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Public Finance Authority Approves Bonds for Hovensa Improvements

March 5, 2007 — In a meeting that notably started on time Monday at 10 a.m. and ended at 10:30 a.m., the Public Finance Authority board voted unanimously to authorize extension of a $104 million private-activity-bond allocation that will go to finance upgrades to the solid-waste and sewage facilities at Hovensa's St. Croix plant.
Every year, the federal government authorizes governmental financial agencies within the states and territories to issue tax-exempt, private-activity bonds to aid private businesses with infrastructure improvements. Private-activity bonds have not been issued by the authority for the past two years, leaving $104 million in bonds available for use. The amount also includes $94,264 left over from 2004.
The issuance of the bonds, which the PFA actually makes a little money on, was set to close by Dec. 30. But Hovensa missed the deadline because of the voluminous amount of paperwork involved, said Hovensa Vice President Alex Moorhead, in attendance at the meeting.
"When it became obvious we weren't going to meet the deadline, we sent a letter (to the previous administration) asking that the deadline be extended to June 30," Moorhead said. The outgoing administration was not able to address the request before its departure.
Thus Monday's meeting became the first PFA meeting called by Gov. John deJongh Jr., who by virtue of his position serves as chairman of the board. DeJongh, who is in Washington, D.C., for a governors' conference, convened the meeting via telephone.
Hovensa will pay an issuance fee to the PFA of about $1 million and all of the authority's administrative costs, and is fully responsible for repayment of the bonds and interest on the bonds, Moorhead said. The $90 million wastewater project is already underway.
Hovensa has received private-activity bonds before, Moorhead said in a phone interview Monday afternoon. He also said that, as far as he knew, no other private enterprises have applied for them.
The bonds must be used for specific types of capital projects, he said, and if they are not used within three years they must be returned.
Though the board members in attendance approved the extension until June 30, Moorhead said he expected the bonds to be issued much sooner than that — sometime this month.
Hawkins Delafield and Wood of New York City were appointed as the bond counsel.
In attendance Monday were board members Paul Arnold, Austin Nibbs, Debra E. Gottlieb, along with deJongh via telephone.
Several people in attendance remarked that it was the first time in memory that a PFA meeting — the only board chaired by the sitting governor — has started on time.
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March 5, 2007 -- In a meeting that notably started on time Monday at 10 a.m. and ended at 10:30 a.m., the Public Finance Authority board voted unanimously to authorize extension of a $104 million private-activity-bond allocation that will go to finance upgrades to the solid-waste and sewage facilities at Hovensa's St. Croix plant.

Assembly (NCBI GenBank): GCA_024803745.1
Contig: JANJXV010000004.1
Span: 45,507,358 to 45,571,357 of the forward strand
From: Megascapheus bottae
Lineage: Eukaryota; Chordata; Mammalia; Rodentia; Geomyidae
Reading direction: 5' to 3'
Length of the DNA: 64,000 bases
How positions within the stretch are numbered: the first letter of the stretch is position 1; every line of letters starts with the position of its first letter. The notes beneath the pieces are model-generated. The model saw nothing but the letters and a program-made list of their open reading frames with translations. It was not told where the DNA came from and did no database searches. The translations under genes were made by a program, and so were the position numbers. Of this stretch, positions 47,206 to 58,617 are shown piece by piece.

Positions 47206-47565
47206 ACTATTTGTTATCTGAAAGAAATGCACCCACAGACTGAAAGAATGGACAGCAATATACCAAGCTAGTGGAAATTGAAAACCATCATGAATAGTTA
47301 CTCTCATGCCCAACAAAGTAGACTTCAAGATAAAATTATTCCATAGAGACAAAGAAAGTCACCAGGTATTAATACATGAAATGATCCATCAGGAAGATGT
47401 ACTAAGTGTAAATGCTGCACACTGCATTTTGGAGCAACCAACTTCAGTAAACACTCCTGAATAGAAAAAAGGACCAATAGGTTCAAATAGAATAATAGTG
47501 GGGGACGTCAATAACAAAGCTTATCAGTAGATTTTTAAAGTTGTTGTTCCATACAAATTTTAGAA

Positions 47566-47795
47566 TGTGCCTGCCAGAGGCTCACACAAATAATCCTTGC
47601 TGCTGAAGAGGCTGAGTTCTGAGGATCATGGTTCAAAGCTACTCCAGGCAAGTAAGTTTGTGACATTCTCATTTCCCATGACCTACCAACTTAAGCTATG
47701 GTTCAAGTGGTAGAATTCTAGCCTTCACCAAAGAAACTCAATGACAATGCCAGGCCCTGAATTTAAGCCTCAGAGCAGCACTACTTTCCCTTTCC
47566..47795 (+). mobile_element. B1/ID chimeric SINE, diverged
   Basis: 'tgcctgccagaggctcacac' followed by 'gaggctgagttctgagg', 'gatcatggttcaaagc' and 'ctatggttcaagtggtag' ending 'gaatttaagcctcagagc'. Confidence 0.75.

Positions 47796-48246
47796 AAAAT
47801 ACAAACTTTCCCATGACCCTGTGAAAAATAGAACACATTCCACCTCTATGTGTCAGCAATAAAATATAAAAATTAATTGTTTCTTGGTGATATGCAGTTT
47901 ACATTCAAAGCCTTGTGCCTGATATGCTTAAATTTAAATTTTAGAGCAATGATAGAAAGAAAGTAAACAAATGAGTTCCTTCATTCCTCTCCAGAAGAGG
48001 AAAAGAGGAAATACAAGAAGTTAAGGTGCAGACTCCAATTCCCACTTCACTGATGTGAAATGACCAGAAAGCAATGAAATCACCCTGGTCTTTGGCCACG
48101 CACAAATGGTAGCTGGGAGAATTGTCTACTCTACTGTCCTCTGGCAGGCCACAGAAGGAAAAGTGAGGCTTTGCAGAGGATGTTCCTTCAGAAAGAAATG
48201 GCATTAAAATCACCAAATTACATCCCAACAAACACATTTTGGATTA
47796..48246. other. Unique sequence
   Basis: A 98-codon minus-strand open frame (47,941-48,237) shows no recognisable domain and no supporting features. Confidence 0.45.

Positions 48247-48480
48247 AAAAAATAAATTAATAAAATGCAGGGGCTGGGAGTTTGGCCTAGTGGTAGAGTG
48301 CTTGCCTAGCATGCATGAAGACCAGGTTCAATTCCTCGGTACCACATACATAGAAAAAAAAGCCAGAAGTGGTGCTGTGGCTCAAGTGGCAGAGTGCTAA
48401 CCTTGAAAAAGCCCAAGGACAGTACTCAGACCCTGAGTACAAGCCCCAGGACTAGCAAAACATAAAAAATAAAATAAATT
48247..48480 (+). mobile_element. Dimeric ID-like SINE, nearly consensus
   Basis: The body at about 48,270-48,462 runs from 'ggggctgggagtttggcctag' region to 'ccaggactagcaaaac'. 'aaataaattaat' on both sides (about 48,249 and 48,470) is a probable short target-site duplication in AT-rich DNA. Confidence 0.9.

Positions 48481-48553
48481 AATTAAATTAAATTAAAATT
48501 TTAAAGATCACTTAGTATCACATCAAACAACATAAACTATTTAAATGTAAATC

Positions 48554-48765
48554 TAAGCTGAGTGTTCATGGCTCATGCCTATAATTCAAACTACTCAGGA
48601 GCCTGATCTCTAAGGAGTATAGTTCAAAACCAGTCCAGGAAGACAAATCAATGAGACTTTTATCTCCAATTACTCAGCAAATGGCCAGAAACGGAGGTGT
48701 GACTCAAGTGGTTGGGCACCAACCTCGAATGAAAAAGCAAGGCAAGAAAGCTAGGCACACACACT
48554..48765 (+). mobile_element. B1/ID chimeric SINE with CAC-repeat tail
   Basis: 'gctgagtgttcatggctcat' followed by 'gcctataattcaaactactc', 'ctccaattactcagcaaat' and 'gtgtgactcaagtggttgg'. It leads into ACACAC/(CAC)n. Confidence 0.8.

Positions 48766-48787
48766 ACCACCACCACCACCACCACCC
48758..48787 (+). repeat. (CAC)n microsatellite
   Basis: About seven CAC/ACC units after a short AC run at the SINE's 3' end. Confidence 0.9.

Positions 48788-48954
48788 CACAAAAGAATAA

Every year, the federal government authorizes governmental financial agencies within the states and territories to issue tax-exempt, private-activity bonds to aid private businesses with infrastructure improvements. Private-activity bonds have not been issued by the authority for the past two years, leaving $104 million in bonds available for use. The amount also includes $94,264 left over from 2004.
The issuance of the bonds, which the PFA actually makes a little money on, was set to close by Dec. 30. But Hovensa missed the deadline because of the voluminous amount of paperwork involved, said Hovensa Vice President Alex Moorhead, in attendance at the meeting.
"When it became obvious we weren't going to meet the deadline, we sent a letter (to the previous administration) asking that the deadline be extended to June 30," Moorhead said. The outgoing administration was not able to address the request before its departure.
Thus Monday's meeting became the first PFA meeting called by Gov. John deJongh Jr., who by virtue of his position serves as chairman of the board. DeJongh, who is in Washington, D.C., for a governors' conference, convened the meeting via telephone.
Hovensa will pay an issuance fee to the PFA of about $1 million and all of the authority's administrative costs, and is fully responsible for repayment of the bonds and interest on the bonds, Moorhead said. The $90 million wastewater project is already underway.
Hovensa has received private-activity bonds before, Moorhead said in a phone interview Monday afternoon. He also said that, as far as he knew, no other private enterprises have applied for them.
The bonds must be used for specific types of capital projects, he said, and if they are not used within three years they must be returned.
Though the board members in attendance approved the extension until June 30, Moorhead said he expected the bonds to be issued much sooner than that -- sometime this month.
Hawkins Delafield and Wood of New York City were appointed as the bond counsel.
In attendance Monday were board members Paul Arnold, Austin Nibbs, Debra E. Gottlieb, along with deJongh via telephone.
Several people in attendance remarked that it was the first time in memory that a PFA meeting -- the only board chaired by the sitting governor -- has started on time.
Back Talk Share your reaction to this news with other Source readers. Please include headline, your name and city and state/country or island where you reside.